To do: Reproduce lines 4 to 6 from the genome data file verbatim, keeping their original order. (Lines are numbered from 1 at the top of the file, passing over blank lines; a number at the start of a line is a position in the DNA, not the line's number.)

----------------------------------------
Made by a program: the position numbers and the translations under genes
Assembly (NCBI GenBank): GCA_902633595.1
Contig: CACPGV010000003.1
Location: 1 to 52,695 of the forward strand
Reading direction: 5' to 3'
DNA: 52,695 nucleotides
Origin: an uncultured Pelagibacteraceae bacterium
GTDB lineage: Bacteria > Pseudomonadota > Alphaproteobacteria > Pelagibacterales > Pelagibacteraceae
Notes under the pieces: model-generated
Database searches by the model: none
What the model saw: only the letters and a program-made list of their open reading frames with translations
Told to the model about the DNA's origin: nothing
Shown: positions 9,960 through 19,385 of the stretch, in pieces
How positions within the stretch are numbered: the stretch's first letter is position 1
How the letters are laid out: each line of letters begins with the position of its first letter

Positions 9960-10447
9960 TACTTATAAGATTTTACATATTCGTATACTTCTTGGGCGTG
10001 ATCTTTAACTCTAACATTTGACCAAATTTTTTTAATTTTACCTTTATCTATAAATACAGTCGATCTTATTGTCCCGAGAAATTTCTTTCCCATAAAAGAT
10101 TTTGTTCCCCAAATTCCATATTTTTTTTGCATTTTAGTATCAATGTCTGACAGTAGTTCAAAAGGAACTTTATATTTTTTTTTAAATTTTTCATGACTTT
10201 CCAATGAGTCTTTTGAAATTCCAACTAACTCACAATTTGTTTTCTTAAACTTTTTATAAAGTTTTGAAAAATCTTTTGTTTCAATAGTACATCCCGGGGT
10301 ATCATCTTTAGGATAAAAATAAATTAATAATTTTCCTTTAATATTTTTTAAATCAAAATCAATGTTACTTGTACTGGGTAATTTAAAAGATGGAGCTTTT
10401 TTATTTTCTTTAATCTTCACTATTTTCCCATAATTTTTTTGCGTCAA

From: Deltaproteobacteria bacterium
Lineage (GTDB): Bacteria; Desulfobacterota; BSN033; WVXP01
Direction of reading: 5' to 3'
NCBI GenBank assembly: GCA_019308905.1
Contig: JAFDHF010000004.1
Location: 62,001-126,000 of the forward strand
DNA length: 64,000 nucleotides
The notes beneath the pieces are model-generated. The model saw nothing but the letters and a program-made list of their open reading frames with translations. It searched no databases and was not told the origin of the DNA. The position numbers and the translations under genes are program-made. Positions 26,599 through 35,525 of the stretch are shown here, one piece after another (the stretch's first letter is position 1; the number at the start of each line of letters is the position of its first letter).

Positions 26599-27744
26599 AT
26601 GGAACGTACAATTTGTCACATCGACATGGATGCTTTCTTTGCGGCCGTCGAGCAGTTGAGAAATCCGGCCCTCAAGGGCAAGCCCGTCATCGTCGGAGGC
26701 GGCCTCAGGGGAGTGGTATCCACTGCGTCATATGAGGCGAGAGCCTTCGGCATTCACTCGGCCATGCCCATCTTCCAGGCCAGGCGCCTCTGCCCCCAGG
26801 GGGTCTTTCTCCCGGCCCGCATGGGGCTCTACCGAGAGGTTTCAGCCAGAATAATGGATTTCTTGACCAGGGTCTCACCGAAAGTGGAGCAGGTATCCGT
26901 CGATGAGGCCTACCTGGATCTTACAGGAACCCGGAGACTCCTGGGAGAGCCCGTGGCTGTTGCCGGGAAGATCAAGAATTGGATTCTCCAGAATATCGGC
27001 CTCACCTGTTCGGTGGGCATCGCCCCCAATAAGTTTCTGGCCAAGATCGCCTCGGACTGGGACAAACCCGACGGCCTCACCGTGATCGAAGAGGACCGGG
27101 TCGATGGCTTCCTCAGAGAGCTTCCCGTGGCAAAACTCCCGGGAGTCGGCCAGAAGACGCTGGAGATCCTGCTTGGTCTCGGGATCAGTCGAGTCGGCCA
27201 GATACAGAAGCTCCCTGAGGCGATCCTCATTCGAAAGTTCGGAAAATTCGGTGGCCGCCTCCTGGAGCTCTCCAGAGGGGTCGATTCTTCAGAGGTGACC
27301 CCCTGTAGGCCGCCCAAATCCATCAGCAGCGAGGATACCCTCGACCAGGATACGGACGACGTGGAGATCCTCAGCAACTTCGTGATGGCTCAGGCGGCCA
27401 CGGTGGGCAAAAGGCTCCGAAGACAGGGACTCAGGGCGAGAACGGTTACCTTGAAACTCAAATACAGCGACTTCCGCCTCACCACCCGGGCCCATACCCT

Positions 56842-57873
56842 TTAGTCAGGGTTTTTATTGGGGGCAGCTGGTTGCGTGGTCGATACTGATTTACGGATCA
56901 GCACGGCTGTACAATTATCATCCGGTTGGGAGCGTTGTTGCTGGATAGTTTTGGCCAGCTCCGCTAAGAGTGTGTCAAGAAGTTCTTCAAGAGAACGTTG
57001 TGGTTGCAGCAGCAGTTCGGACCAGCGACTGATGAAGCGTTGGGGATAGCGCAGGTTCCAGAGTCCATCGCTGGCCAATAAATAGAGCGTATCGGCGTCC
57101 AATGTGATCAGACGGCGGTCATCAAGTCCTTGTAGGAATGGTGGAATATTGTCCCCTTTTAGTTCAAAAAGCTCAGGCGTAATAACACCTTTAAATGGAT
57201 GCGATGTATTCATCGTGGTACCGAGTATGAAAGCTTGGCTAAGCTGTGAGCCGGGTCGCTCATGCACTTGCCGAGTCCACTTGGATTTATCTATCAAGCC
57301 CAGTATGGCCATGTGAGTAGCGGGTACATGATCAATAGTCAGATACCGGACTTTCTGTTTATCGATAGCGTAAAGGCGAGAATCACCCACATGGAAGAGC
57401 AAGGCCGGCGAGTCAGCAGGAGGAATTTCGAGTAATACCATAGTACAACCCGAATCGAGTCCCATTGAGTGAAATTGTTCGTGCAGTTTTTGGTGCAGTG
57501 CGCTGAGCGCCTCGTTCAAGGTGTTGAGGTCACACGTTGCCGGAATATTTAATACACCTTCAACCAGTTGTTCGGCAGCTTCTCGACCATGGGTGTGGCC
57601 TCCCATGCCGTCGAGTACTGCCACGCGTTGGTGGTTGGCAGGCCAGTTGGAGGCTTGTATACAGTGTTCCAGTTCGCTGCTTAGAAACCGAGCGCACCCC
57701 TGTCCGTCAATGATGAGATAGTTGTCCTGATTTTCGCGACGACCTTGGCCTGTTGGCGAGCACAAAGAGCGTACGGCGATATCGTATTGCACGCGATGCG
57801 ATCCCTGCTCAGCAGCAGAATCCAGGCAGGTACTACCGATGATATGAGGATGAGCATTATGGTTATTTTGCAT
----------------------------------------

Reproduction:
Location: 1 to 52,695 of the forward strand
Reading direction: 5' to 3'
DNA: 52,695 nucleotides